Submission to the Joint Committee on Human Rights Inquiry into the Illegal Migration Bill
Amongst Muslim communities in the UK, asylum seekers and refugees are often amongst the most vulnerable and face significant barriers to accessing legal protections and support. Muslim asylum seekers are also one of the groups most likely to be disproportionately impacted by the provisions found within the Illegal Migration Bill in light of its heavy focus on those arriving through irregular routes, such as those crossing the Channel on small boats. As will be discussed below, Muslims are significantly overrepresented in such crossings due to the lack of safe routes for people from Muslim majority countries to seek asylum in the UK.
Consequently, Community Policy Forum’s contribution to this inquiry reflects our focus on the ways in which the bill will impact the rights of Muslim asylum seekers, however, much of our analysis within this submission remains relevant to asylum seekers as a whole, regardless of religious identity.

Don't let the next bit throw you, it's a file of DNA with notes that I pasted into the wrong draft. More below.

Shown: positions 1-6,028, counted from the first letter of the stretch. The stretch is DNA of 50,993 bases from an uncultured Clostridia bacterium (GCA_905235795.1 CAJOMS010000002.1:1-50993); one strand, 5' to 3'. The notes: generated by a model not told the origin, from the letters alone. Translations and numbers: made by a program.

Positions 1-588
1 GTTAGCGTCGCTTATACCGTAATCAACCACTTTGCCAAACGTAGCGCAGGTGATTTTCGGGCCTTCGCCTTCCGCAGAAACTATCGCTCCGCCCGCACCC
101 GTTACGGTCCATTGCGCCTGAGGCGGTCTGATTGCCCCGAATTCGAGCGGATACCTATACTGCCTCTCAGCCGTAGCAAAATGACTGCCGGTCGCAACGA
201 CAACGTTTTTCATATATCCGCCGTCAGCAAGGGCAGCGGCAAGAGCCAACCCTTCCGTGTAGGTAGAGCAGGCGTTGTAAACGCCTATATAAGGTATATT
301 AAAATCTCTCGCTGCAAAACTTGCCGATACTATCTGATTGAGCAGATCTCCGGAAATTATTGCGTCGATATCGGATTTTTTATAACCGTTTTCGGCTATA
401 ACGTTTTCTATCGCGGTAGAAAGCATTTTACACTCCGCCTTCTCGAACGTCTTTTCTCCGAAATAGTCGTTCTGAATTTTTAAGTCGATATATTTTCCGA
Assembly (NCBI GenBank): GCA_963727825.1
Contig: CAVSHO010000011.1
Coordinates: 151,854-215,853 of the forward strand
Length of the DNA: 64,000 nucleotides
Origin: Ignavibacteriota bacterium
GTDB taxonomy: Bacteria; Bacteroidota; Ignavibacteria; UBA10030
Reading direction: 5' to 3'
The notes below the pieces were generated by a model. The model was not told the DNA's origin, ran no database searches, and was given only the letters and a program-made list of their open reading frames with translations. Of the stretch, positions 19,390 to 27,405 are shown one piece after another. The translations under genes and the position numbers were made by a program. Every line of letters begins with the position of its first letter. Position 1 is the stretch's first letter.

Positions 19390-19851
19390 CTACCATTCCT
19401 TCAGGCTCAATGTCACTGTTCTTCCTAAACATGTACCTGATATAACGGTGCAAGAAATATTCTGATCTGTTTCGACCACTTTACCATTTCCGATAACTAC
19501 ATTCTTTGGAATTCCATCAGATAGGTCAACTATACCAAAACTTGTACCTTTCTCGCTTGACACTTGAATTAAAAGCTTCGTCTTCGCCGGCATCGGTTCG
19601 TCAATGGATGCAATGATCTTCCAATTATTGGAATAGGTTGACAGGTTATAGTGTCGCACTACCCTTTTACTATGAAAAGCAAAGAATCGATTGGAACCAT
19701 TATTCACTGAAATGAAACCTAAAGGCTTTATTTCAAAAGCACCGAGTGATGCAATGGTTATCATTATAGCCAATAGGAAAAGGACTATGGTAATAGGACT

Ultimately, we firmly believe that the bill will dangerously infringe upon the human rights of those arriving in the UK through irregular routes whilst also contravening the UK’s international human rights obligations. It is noteworthy that the Home Secretary’s statement attached to the bill is unable to confirm that the provisions within it are compatible with the European Convention on Human Rights (ECHR), thereby acknowledging that the bill will likely lead to breaches of our international human rights obligations.
Moreover, this bill is representative of an overarching legislative trajectory over recent years that appears intent upon weakening our domestic human rights framework. Certainly, many of the provisions found within the bill echo those found in the currently shelved Bill of Rights, which itself would irreparably damage our human rights protections, would undermine executive accountability, create legal uncertainty, and violate our international obligations.
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